Showing the IRS some love after the witch hunt


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Michael Hiltzik's latest Los Angeles Times column is about the agency America loves to hate: The IRS. Hiltzik will shock-- shock!-- you by saying that the Internal Revenue Service is actually pretty good at doing what they do, and that not too long ago, the chances of getting audited were about the same for everyone, rich and not so rich.

He also discusses the political theater being staged by Darrell Issa and Co., along with their underlying motives. Please give it a read. Here are a few excerpts:

No one is talking about this record just now. Not while Washington remains wrapped up in its witch-hunting cabaret about whether rank-and-file employees in the agency's Cincinnati outpost selected — excuse me, "targeted" — conservative organizations for special scrutiny of their eligibility for preferential tax treatment simply because of their political leanings.

Thus far, there's no evidence that's what happened. Indeed, the IRS inspector general has found that groups whose names featured "tea party," patriot," or other terms favored by conservatives were a minority of the organizations selected for scrutiny. The IG also reported that most of the groups given special attention were, in fact, suspiciously political and therefore possibly ineligible for the donor anonymity that C4 (c)4 designation confers.

But the lack of evidence doesn't matter in Washington, because members of Congress are fixated full time on the opportunity to berate the IRS for the TV cameras. [...]

What's the underlying motive today? Most likely to hobble the agency's scrutiny of political organizations claiming legal advantages as "social welfare" groups under section 501(c)4 of the tax code, which allows them to keep their donors secret.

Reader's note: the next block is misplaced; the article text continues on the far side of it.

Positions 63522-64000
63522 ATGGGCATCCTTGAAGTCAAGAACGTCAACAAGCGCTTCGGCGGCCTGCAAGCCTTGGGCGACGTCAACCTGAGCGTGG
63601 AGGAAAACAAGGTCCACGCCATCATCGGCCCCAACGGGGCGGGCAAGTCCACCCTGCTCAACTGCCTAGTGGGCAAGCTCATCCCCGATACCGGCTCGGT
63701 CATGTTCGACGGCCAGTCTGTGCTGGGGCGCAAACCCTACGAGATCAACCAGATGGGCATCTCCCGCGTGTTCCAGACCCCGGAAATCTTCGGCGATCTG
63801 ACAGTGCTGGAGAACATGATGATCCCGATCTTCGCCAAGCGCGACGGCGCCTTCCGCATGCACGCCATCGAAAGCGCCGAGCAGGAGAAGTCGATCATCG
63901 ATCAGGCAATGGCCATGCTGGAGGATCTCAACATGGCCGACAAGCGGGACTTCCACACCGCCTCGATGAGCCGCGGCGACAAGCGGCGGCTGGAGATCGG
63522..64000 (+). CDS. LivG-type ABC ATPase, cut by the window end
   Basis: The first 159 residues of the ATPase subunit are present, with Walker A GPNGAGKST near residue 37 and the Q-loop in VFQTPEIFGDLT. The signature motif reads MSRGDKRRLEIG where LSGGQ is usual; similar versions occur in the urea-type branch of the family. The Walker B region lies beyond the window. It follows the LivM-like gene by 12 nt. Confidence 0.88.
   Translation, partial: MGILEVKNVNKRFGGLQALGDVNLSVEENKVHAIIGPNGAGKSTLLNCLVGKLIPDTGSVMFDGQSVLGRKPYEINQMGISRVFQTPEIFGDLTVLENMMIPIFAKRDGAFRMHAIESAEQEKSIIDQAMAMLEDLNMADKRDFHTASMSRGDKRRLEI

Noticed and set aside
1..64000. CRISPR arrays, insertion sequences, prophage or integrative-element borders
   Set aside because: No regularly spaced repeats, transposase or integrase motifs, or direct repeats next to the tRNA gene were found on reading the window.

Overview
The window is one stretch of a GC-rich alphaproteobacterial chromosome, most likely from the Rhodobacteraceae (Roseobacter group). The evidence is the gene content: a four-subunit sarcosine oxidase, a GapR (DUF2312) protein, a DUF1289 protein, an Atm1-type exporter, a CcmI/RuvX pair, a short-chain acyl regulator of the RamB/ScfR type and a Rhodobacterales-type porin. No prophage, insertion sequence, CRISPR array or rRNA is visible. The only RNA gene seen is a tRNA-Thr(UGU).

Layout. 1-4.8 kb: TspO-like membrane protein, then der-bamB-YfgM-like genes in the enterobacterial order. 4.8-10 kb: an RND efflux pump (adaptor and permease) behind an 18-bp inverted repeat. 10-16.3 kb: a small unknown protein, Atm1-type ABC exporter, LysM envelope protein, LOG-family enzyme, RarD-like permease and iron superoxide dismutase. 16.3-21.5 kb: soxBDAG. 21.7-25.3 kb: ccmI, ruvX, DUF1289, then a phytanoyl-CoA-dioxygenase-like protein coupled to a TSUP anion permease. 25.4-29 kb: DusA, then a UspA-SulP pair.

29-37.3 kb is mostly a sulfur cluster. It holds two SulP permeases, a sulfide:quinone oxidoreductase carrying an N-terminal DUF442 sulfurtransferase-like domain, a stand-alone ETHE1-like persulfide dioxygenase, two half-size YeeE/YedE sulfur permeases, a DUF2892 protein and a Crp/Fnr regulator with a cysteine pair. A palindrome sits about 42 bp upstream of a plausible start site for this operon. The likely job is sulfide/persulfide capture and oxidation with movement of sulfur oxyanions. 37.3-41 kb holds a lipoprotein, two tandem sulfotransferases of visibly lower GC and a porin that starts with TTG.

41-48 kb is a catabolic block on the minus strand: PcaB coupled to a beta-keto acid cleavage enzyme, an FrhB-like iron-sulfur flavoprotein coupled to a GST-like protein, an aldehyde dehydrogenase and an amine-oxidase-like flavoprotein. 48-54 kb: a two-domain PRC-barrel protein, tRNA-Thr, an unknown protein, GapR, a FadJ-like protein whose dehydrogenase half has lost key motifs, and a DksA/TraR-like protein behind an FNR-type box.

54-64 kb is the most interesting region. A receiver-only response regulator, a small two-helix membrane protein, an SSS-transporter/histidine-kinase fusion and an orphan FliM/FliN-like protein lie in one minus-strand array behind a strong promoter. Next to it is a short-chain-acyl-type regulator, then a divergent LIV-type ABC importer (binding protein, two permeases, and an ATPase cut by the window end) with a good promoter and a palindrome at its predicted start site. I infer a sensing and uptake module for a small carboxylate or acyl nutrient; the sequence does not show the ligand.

Just what we need, more leeway for Karl Rove-- and to be fair, Democratic groups. Political organizations are not social welfare groups. Period.

Remember, the real IRS scandal is about 501(c)4s. As Lawrence O'Donnell astutely pointed out awhile back (and Michael Hiltzik does again in his column), the real issue is how “social welfare” groups are allowed tax-exempt status while participating in politics. As O’Donnell noted, it’s all about the word “primarily.”

To repeat, via MSNBC:

[A]ccording to MSNBC’s Lawrence O’Donnell, the real scandal happened long ago.

Section 501(c)(4) of the Internal Revenue Code defines tax-exempt social welfare groups like this:

Civic leagues or organizations not organized for profit but operated exclusively for the promotion of social welfare.

In 1959, under the administration of Dwight Eisenhower, the meaning of this section was changed dramatically when the IRS decided the word “exclusively” could, in effect, be read as “primarily.”

Hiltzik ends with a slam at Congress'-- and Issa's-- unwillingness to accept responsibility for determining (c)4 eligibility instead of depending on "politically fraught decisions be made by civil servants who can then be hauled to the gibbet and hanged for their 'incompetence'."

He goes on to say that governing is hard work, but finger-pointing and scandals are so much easier for Congress members, the representatives whose salaries we pay.

Here's an idea: Let's give them a pay cut and fire the worst offenders. I'd have suggested a furlough, but they did that to themselves already with their ridiculously frequent recesses.